McCain on Immigration Bill
I just got off a blogger conference call with Senator John McCain. The main topic, as one might imagine, was the immigration bill he and Senator Teddy Kennedy have put together.
His position and mine are identical at a high level, although we likely disagree on some of the nuts and bolts. He argues that we simply must get a handle on the problem, that the status quo is unacceptable, and that a bill that would round up all 12 million illegal aliens is neither politically possible nor feasible. He strongly resists the idea that making people pay a fine and endure other penalties constitutes “amnesty,” a position Steve Verdon has articulated at OTB quite thoroughly.
As a side note, he believes that Republicans generally and evangelical Christians particularly need to see this as a humanitarian issue and deal with it accordingly. Politically, he thinks Hispanics are sympathetic to the Republican position on most issues but are being alienated by the fervency that many in the party have on this issue, which they perceive as anti-Hispanic rather than a matter of law enforcement or border security.
I was able to get a question in toward the end of the call and asked how he planned to repair the damage this issue has done to the base of his party. He agreed that the issue is divisive. Indeed, he says it is by far the most polarizing issue among Republicans that he’s seen in his career, with the possible exception of abortion.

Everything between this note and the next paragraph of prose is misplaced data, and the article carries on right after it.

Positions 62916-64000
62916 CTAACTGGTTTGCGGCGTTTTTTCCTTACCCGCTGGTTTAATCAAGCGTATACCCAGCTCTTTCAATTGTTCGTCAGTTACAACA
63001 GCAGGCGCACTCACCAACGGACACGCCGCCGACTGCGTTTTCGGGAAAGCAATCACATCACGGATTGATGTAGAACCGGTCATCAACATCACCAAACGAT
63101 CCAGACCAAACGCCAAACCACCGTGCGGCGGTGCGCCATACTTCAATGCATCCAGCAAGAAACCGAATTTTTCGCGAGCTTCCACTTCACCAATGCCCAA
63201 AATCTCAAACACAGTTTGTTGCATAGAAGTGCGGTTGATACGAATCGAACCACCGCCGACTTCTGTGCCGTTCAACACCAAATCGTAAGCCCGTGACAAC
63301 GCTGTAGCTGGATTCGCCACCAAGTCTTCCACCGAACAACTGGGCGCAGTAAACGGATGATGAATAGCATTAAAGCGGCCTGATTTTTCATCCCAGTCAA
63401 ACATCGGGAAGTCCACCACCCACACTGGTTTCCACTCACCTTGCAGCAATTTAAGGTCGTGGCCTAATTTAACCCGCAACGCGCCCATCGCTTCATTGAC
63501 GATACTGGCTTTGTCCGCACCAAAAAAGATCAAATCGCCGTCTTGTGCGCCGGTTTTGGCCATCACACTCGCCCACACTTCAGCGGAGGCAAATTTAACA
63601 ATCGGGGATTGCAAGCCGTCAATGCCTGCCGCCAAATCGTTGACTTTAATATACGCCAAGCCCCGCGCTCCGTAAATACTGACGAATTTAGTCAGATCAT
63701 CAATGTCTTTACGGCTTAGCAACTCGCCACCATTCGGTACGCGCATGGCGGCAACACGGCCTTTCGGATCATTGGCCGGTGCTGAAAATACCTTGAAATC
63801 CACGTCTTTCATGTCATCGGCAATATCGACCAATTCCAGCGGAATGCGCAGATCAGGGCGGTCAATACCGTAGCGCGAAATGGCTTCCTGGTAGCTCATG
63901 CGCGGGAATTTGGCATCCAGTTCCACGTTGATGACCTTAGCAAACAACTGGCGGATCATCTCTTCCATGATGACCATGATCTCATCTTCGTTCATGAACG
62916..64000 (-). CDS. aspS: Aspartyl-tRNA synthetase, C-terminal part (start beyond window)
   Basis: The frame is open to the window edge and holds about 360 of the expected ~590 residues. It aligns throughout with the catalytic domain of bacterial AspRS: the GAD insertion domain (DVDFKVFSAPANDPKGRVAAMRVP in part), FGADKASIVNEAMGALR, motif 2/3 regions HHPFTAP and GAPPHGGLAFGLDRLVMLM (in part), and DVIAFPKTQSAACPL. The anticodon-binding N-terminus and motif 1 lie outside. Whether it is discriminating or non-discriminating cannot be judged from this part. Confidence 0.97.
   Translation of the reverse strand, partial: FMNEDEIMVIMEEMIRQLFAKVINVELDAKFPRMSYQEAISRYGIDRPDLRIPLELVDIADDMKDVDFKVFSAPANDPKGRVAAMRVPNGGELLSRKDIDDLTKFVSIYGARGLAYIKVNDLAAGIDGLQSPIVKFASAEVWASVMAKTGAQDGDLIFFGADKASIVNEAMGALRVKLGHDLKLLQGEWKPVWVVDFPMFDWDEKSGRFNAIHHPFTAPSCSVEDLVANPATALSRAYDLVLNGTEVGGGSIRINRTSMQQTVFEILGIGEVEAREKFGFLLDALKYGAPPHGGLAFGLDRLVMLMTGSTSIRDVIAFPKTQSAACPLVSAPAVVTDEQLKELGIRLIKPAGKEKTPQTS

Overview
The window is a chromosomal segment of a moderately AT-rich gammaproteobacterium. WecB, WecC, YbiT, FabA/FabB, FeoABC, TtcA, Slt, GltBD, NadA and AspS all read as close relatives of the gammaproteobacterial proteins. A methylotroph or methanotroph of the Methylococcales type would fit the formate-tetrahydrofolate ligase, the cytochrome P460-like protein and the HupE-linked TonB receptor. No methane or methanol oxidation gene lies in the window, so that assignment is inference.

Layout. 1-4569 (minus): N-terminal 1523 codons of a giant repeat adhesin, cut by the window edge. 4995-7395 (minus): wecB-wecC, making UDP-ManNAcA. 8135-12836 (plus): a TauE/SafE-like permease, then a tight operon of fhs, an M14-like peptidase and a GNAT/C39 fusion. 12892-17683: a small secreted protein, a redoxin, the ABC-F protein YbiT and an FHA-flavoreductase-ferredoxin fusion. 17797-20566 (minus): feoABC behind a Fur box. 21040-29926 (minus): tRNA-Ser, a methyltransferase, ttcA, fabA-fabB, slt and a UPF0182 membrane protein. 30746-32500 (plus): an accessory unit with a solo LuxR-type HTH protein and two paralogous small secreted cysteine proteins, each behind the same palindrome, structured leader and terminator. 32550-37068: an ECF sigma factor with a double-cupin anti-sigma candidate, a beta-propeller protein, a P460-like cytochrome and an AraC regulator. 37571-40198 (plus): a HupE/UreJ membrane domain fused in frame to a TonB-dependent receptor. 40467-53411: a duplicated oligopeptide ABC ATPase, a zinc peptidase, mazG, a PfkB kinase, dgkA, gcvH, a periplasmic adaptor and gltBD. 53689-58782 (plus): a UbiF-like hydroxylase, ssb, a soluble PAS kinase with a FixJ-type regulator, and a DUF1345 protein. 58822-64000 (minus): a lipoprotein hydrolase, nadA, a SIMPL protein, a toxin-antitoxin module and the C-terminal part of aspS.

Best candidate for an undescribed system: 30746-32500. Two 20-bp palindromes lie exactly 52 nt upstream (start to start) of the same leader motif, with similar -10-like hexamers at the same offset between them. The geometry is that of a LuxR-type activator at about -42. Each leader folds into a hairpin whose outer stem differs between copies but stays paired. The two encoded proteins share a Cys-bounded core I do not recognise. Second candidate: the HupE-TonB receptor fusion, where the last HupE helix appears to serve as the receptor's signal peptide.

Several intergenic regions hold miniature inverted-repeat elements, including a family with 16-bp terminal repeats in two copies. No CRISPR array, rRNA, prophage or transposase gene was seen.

His solution for dealing with it, which is a common theme with McCain, is that he’d do it gradually by reaching out in town hall meetings and otherwise having a conversation with the American people. He says he’s had great success at the small level doing that, saying that he sees visible conversion in people’s attitudes once he explains the issue to them. He’s frustrated that his position is one that takes five minutes to articulate, while the opposition can get people worked up in a matter of seconds, but that’s a reality he’s prepared to deal with.
He’s got much more faith in the attention span and willingness to engage of the general public than I have. Then again, that’s likely a prerequisite for his line of work.
UPDATE: Bill Quick thinks McCain and I are too wonkish and that our “‘solution’ will destroy the Republican party for a generation, and do far more harm to the nation as a whole than the problem it purports to solve.”
It’s quite possible that this issue will break apart the GOP; indeed, that was the essence of my question to McCain, although I didn’t put it quite that strongly. Then again, it’s arguable that the perception by Hispanics that the Republican party is anti-immigration has already cost us dearly. Certainly, it has taken California from being a slam-dunk Republican presidential state as recently as 1988 to a write-off since 1992. That’s more than 20% of the Electoral College and more than enough to have spared us two terms of Bill Clinton and the sturm und drang over the 2000 recount.
In terms of the immigration issue itself, I’m aware of the real concerns about the cultural and economic consequences of having essentially open borders with Mexico. I merely note that this is already the case and has been so long as I can recall. The illegal alien problem is analogous to the illegal narcotics problem; we’re not going to stop the flow of either and the consequences of having a “war” on either will be much more harmful than the tiny sliver of the flow we staunch.